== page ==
Ex-VP Says Reeve Foundation Owes Him

     MORRISTOWN, N.J. (CN) – Its former vice president says the Christopher and Dana Reeve Foundation didn’t pay him for 3 months, at which point he stopped working and demanded the money. The foundation, named for the late actor and his late wife, raises money for spinal cord injury research.




     Bruce Morgan sued the foundation and its president Peter Wilderotter in Morris County Court. Morgan claims that after the foundation “lost” more than $2.3 million, Wilderotter told him that “severe cutbacks were imminent.”
     Morgan says took himself off the foundation’s health plan and used his wife’s plan as “to assist the CDRF in reducing costs.”
     When he complained about not being paid, Morgan says, Wilderotter told him that “he would be paid” and that “compensation issues were being addressed on an emergent basis.”
     So Morgan says he continued to work for the foundation while waiting for his money. He says he helped secure “earmark funding from Congress in the amount of $5.7 million,” a $28,000 increase over the previous year.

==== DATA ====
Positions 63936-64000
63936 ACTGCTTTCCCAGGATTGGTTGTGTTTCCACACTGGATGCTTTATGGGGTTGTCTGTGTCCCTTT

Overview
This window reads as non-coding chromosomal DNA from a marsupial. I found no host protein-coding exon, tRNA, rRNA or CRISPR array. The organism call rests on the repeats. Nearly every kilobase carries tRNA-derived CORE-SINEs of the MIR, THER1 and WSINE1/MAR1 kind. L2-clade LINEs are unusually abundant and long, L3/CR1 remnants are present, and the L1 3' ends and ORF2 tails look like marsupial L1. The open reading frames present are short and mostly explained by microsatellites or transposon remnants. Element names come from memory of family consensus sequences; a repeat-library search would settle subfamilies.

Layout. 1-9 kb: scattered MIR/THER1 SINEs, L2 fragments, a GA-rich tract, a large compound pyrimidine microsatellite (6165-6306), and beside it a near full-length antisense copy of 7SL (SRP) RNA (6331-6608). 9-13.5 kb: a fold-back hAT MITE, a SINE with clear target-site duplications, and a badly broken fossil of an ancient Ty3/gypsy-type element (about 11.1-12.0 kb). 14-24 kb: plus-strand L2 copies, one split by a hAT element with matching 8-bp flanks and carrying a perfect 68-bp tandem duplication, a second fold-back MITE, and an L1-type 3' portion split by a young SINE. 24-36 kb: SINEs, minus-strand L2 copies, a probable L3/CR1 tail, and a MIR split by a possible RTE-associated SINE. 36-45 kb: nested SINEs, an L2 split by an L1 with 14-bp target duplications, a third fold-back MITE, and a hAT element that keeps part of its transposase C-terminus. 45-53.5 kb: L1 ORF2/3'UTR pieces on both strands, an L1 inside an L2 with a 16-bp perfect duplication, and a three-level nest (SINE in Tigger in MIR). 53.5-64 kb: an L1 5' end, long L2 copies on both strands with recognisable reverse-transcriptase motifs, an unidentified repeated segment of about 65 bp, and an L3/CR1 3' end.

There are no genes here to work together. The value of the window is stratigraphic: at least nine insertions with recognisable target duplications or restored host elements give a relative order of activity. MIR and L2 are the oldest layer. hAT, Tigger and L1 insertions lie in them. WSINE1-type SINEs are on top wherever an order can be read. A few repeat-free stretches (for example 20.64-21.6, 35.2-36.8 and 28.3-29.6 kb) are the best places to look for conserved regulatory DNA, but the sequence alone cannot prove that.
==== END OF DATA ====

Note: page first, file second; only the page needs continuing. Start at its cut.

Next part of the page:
He says his efforts led to Congress enacting the Christopher and Dana Reeve Paralysis Act, which President Obama signed into law in March. The legislation “established the Paralysis Resource Center as an independent federal program, relieving the [foundation] of the burden of relying on Congressional earmarks.” These accomplishments “were lauded by many at [the foundation],” including Alexandra Reeve-Givens, the daughter of the late Christopher Reeve, Morgan says.
     He says the Foundation fired him abruptly in April, violating the employment contract that requires 6 months notice.
     Christopher Reeve, best known for his role as”Superman,” was paralyzed in a fall from a horse, and died in 2004. His wife died of cancer in 2006.
     Morgan seeks lost wages and punitive damages. He is represented by Joseph Gaul Jr. with Gaul, Baratta & Rosello of Cedar Knolls, N.J.

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